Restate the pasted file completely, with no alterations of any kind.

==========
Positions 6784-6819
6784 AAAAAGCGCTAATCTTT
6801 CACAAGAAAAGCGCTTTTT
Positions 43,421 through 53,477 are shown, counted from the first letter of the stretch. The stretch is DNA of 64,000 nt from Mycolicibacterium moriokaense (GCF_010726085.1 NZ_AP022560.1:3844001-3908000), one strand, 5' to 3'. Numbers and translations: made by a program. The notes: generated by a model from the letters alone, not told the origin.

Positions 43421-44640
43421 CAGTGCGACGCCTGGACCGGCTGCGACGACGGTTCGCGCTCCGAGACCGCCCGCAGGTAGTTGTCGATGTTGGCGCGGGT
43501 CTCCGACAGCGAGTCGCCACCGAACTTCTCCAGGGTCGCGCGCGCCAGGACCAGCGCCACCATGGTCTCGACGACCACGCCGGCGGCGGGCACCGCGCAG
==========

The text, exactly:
Positions 6784-6819
6784 AAAAAGCGCTAATCTTT
6801 CACAAGAAAAGCGCTTTTT
Positions 43,421 through 53,477 are shown, counted from the first letter of the stretch. The stretch is DNA of 64,000 nt from Mycolicibacterium moriokaense (GCF_010726085.1 NZ_AP022560.1:3844001-3908000), one strand, 5' to 3'. Numbers and translations: made by a program. The notes: generated by a model from the letters alone, not told the origin.

Positions 43421-44640
43421 CAGTGCGACGCCTGGACCGGCTGCGACGACGGTTCGCGCTCCGAGACCGCCCGCAGGTAGTTGTCGATGTTGGCGCGGGT
43501 CTCCGACAGCGAGTCGCCACCGAACTTCTCCAGGGTCGCGCGCGCCAGGACCAGCGCCACCATGGTCTCGACGACCACGCCGGCGGCGGGCACCGCGCAG